Back towards a far off month
Where the hope of a new day lies
In a seed of thought, which allows
for just about anything
I am thinking out loud, trying make sense of a block. A block that emerged years ago I think but did not become apparent until late last year.
Abba released a new album on November 5th 2021. I started to write about it, then I stopped. I listened to it, then I pressed pause. I have tried countless times to start this copy again, each time finding something else to occupy me. I have been wondering why that is. Perhaps I was not as big a fan as I purported to be? Maybe it’s because music doesn’t play the part that it used to in my days. Not like when I would sit and listen to lots of songs. It used to be a process- an event even; I would read or hear about an album and then either go to Woolworths or travel on the 88 to Colchester. I would buy and then go home ,sit and play the album, from start to finish without interruption.
CDs emerged and with it the power of skipping forwards and backwards easily and then of course along came the streaming services; Apple, Spotify, Deezer etc. All fabulous but for someone with a naturally busy and very distractable mind, they are a nightmare sometimes. When you are a fan though, these services enable you to pick up new music in the home, especially exciting when a old band takes a new path. Like Abba.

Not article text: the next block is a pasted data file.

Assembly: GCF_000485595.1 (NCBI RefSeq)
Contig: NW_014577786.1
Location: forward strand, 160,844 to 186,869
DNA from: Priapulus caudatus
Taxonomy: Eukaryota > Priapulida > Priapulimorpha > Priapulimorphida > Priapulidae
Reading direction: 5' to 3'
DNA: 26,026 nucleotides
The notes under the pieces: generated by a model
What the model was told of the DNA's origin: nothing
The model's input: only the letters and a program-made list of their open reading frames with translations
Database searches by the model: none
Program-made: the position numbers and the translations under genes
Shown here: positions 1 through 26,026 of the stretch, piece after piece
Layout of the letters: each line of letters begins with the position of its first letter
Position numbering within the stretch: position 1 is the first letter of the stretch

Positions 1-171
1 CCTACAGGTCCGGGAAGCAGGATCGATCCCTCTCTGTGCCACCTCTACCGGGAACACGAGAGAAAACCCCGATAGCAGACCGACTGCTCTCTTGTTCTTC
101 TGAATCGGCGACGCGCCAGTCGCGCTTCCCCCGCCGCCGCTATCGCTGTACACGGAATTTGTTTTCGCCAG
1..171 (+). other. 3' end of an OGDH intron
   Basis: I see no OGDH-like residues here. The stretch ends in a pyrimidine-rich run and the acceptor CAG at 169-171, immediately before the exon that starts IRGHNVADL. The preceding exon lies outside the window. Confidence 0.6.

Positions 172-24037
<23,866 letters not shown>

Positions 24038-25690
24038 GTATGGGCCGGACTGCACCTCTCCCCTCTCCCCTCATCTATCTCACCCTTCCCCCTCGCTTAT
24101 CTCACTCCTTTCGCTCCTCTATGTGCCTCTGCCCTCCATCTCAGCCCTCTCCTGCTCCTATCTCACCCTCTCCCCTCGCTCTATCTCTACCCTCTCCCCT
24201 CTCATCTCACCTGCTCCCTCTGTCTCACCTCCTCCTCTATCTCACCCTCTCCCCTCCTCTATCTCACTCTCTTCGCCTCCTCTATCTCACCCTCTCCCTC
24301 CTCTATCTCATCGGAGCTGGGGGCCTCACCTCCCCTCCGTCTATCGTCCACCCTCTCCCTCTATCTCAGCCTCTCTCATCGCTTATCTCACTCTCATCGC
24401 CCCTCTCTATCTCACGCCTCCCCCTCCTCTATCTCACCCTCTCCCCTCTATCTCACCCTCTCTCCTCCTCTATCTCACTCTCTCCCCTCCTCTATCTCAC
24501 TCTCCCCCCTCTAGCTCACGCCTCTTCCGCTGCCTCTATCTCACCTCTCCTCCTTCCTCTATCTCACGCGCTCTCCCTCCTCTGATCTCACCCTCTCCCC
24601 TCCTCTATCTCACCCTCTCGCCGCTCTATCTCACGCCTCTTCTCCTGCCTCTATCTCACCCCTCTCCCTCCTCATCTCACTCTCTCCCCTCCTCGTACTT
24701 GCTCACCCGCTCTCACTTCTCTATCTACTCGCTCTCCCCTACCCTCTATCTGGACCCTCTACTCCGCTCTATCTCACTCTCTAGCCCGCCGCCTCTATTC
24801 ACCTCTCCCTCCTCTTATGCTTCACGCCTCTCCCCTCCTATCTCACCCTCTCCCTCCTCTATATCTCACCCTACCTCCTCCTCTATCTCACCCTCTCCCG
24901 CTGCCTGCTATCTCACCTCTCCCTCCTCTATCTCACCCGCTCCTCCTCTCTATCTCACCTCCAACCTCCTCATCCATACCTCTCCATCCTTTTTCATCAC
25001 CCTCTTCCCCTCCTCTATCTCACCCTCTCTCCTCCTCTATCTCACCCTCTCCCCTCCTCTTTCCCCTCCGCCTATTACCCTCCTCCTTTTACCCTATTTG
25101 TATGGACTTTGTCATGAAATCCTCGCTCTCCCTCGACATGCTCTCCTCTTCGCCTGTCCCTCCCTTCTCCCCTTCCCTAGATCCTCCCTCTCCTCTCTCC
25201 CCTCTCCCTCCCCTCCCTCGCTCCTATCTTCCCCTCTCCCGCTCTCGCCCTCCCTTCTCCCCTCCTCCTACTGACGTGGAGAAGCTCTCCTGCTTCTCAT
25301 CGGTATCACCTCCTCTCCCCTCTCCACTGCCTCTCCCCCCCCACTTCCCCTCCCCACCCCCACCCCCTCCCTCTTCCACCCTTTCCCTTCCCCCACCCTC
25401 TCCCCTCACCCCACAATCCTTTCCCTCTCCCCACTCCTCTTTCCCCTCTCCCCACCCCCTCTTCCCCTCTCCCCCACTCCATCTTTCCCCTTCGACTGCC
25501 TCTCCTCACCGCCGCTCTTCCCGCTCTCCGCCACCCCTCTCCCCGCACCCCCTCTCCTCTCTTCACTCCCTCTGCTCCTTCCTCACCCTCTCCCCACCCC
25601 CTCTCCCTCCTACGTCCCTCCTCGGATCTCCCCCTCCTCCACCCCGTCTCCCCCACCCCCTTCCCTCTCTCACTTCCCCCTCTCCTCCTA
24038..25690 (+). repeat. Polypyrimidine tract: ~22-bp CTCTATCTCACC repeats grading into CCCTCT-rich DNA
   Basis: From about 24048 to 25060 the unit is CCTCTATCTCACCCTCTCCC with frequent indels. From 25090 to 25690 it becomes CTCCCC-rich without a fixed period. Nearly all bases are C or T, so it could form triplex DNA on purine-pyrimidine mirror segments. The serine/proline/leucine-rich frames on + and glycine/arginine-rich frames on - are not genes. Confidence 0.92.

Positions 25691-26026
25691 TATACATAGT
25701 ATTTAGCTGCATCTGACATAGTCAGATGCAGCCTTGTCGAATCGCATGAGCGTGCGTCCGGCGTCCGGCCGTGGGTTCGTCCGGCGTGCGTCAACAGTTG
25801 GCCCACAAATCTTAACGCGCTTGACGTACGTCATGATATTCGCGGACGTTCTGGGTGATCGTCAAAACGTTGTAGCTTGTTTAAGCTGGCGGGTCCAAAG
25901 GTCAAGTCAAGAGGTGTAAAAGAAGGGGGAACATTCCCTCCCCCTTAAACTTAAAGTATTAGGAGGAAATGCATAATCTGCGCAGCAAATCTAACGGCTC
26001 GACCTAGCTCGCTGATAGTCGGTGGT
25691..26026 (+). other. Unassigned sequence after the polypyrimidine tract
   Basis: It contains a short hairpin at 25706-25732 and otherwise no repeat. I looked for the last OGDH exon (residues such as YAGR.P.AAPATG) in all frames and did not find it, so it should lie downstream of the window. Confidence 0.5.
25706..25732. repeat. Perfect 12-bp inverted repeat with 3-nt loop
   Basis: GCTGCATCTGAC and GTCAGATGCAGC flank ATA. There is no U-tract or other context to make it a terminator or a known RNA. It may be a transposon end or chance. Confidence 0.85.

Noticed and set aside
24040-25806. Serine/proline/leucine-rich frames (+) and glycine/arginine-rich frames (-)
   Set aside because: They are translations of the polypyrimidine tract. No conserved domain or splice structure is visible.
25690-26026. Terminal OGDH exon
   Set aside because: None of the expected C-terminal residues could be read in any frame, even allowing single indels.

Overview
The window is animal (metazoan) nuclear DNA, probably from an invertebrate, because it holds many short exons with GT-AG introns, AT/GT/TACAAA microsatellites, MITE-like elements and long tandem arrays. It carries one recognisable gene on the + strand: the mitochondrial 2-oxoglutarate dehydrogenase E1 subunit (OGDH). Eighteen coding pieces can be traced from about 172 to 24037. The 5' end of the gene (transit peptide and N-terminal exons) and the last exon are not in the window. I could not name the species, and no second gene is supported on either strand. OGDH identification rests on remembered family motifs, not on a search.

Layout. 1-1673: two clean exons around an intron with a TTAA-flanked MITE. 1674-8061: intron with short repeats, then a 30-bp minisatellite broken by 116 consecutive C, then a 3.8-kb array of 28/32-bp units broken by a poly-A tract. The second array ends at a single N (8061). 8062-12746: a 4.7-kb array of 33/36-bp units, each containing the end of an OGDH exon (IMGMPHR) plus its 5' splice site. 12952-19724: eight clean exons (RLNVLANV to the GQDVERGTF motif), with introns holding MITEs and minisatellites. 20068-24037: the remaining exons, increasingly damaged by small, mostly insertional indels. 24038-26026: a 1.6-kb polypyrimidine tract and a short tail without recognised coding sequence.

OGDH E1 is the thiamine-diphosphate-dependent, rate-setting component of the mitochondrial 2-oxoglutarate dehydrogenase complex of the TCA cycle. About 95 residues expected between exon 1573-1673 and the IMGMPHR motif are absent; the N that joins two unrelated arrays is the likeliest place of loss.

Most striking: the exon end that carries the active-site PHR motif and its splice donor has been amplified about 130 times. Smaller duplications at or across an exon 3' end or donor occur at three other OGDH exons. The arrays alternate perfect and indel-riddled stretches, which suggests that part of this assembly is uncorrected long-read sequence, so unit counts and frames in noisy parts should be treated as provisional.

For me, It is not like when Take That reformed, or when news came to me via The One Show that STEPS were taking to the stage again. I am not a huge fan of either; I like them, OK I really like Take That, but I do remember the reactions of people that I know; the excitement in them recalling just how significant they were in their lives. The music, the posters, the concerts; how they spoke to only you in a sea of thousands of faces- even I was smiled and waved at by Danny New Kids on the Block when I was 12.